Yahoo doubles its subscription music prices

“Portal company Yahoo Inc. informed customers of its subscription music download service that it will increase pricing for users who transfer their tunes onto portable devices or CDs,” Matt Hines reports for PC Magazine. “The Sunnyvale, Calif., firm forwarded an e-mail to its Yahoo Music Unlimited subscribers late Thursday telling customers that it plans to double the fee it charges for the so-called unlimited service from $4.99 per month to $9.99 per month, for people who buy the service on an annual basis.”

Hines reports, “Yahoo said people who subscribe to the download service on a monthly basis will see their memberships increase from $6.99 per month to $11.99 per month. Unlike subscribers to Apple Computer Inc.’s market leading iTunes music service, who pay 99 cents per song download and own the music forever thereafter, Yahoo’s service more closely mimics the offerings of Napster LLC and RealNetworks Inc., which allow users to download as many songs as they wish for use on their computers, but levee additional fees for permanent ownership of the digital content. In addition to the higher subscription fee, Yahoo charges subscribers 79 cents per download for music they want to keep for usage on a portable device or to burn onto CDs.”

Hines reports, “Yahoo claims that its service still represents the best deal on the market, while Napster charges a similar $9.95 per-month fee, plus 80 cents for each permanent download. Real’s Rhapsody service costs $9.99 for downloads to computers, while its Rhapsody to Go package, which allows users to transfer content to mobile devices, retails for $14.95 per month.”

Full article here.

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Grabbing as much cash as they can to minimize losses before shutting it down? We prefer to own our music, rather than rent. We also prefer seamless compatibility with our iPods and software that works for both Macs and Windows PCs. For those reasons we’ll stick with iTunes Music Store, thanks.

Related articles:
BusinessWeek: Apple unlikely to launch music subscription service – August 15, 2005
Analyst: Apple will lose market share to subscription services, fact that iTunes is tied to iPod – May 17, 2005
Study shows Apple iTunes Music Store pay-per-download model preferred over subscription service – April 11, 2005


  1. Just wait, it’s going to increase even more because Yahoo et al have no leverage due to their small marketshare.

    All I know is that the songs I paid $0.99 for are mine and that’s it. Done deal. Renting music is absurd. Just listen to the radio.

  2. This is scary. The way I see it this leaves all the power in the hands of your service provider. Imagine that you say, enough is enough, $40 bucks a month is too expensive. Lets switch providers. Imagine the amount of work!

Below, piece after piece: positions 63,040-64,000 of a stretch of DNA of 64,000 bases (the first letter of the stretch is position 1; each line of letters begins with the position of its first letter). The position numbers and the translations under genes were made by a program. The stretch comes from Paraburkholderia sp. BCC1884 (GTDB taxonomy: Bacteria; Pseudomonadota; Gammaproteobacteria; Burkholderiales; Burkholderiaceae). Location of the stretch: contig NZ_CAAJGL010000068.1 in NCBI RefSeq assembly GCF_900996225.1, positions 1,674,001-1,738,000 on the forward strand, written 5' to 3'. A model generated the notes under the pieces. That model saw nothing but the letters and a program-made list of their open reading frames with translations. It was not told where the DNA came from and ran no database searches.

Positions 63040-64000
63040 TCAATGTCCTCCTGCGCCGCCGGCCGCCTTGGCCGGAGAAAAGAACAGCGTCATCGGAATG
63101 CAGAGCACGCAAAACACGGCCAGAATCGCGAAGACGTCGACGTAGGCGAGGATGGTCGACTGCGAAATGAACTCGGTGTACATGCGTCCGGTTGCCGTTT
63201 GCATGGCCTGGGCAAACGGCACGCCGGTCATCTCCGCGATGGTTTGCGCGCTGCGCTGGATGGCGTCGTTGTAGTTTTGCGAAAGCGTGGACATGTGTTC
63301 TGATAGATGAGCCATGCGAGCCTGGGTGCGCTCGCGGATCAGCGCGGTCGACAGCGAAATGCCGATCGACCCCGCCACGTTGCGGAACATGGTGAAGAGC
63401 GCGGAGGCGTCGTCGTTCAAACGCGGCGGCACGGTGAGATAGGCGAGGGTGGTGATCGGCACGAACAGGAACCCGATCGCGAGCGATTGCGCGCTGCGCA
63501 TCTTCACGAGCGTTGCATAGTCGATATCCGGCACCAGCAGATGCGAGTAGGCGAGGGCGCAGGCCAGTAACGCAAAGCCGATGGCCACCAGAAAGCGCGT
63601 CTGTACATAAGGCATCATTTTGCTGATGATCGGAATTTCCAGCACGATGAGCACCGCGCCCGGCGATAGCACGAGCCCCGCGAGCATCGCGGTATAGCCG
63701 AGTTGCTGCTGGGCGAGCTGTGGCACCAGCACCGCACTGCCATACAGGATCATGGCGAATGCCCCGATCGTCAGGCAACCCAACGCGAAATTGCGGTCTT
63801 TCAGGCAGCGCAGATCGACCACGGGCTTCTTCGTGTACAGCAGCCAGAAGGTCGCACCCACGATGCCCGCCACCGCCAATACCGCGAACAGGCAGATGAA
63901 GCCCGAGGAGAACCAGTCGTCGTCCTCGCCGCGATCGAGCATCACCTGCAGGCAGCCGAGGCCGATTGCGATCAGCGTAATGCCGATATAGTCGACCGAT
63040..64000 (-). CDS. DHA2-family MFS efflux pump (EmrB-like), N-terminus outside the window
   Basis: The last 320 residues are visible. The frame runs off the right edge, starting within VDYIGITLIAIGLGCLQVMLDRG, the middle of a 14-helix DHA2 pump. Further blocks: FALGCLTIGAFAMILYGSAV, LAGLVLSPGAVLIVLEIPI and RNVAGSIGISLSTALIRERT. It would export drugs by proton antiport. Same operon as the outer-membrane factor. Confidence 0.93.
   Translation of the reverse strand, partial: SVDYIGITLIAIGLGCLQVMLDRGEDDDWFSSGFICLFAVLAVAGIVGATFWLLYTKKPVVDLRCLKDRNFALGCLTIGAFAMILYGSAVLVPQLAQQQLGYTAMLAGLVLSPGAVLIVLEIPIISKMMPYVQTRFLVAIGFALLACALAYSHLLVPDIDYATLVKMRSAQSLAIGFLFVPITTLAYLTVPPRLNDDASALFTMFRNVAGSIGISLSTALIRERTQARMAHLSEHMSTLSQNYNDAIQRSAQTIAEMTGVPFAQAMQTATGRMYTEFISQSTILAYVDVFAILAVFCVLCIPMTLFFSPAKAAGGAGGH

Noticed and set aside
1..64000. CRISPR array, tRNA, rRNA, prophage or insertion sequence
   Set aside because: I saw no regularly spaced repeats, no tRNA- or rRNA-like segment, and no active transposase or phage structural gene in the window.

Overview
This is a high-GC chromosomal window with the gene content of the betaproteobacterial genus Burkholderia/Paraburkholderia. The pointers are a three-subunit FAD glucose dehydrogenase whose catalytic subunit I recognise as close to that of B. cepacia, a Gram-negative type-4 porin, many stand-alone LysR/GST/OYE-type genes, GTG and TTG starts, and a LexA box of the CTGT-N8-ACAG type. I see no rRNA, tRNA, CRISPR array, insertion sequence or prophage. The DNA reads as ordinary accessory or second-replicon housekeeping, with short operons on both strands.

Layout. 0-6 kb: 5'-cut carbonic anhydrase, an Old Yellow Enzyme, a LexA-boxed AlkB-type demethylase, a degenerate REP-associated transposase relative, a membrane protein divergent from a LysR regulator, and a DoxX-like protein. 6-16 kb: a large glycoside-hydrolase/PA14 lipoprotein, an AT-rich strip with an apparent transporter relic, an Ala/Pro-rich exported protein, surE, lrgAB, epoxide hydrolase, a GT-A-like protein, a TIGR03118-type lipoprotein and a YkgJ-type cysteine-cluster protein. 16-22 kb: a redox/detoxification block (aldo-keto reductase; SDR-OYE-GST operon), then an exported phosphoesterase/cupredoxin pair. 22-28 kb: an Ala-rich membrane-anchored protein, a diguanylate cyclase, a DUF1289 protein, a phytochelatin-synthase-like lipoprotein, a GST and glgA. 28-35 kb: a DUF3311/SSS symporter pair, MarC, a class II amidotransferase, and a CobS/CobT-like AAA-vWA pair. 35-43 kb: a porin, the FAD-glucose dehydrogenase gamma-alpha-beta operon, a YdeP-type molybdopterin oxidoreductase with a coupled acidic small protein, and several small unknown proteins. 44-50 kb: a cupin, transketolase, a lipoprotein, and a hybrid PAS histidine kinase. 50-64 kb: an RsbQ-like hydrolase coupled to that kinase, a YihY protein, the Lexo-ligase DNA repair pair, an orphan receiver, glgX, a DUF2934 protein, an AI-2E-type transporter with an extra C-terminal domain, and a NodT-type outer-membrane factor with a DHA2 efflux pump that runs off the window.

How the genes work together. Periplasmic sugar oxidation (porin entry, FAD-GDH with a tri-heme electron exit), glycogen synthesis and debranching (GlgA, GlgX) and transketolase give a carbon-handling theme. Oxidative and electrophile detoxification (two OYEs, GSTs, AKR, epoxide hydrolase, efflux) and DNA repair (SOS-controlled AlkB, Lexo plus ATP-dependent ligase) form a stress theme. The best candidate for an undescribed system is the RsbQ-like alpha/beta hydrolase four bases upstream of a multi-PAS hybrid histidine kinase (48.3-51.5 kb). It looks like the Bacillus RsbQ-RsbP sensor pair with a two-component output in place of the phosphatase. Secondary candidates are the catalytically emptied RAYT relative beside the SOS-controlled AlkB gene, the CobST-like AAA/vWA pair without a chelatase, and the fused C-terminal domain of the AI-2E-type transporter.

I feel much safer knowing that the music is mine.

  3. The end is near, Yahooooo!

    What is it that some companies just don’t get it… This is sooo obvious that you don’t have to be especially talented to figure out it won’t work.

    “Renting music” ha ha ha!!! What about “renting jokes” or “renting food” .

    I am glad I have bought my music.

  4. didn’t steve jobs && Co. have a contest who could guess when yahoo would raise the prices?

    ah, I almost feel bad for Yahoo..

    Apple mocked them by talking about the bet, and it turns out.. like 2 months later, Yahoo jacks up prices.. LAME!

    *shakes head.. paging Paul Thurrott…paging Paul Thurrott

  5. Yeah, Steve Jobs said publicly that there was a bet going on at Apple on how long it would take for them to raise prices. I think Jobs said his money was on 6 months, which should make it a fairly accurate prediction.


    Now all those cheapos will say, “damm if I would have bought the music at iTunes I could have owned it all by now and placed it on one of those new cool Video iPods”

    “Now I’m stuck paying a higher monthly fee and don’t own anything”


    Someone the other day bragged they have 300 songs and only pay several dollars a month. I told them I have over 7000 songs and I own every single one of them and to what I please with them. Create custom playlists, burn cd’s and carry them all around with me on my iPod.

    “You got 7000 songs in here?!”

    “Yep” I says ” width=”19″ height=”19″ alt=”smile” style=”border:0;” />

  7. I think subscription services blow monkey chunks, because it’s true that you’re stuck if they raise the price… And if you bail, then you’re out whatever you paid for it.

    Just to say one thing about iTunes… That’s true, you do own it forever… and that’s the problem. You can never resell the music like a used CD… and as iTunes takes over, you’ll see the used CD market evaporate…

    Don’t believe me? Go an try to find an 8-track somethere.

    People have a hard time seeing beyond the current fad.

    Nevertheless, I think iTunes is great for those one hit wonders… but I wouldn’t buy albums on it.

    Go and read about the “First Sale Doctrine” under copyright law and you’ll see how digitization is making it disappear.

  8. Actually, it turns out Steve is in league with the Devil – a point that will surprise nobody.

    He made his comment at All Things Digital this year, during his interview which – according to the conference schedule – was at 7pm on May 22nd.

    So if you turn out to be at a poker table with Steve, cash in your chips and walk away – because he probably knows what cards you’ll get before they get dealt.

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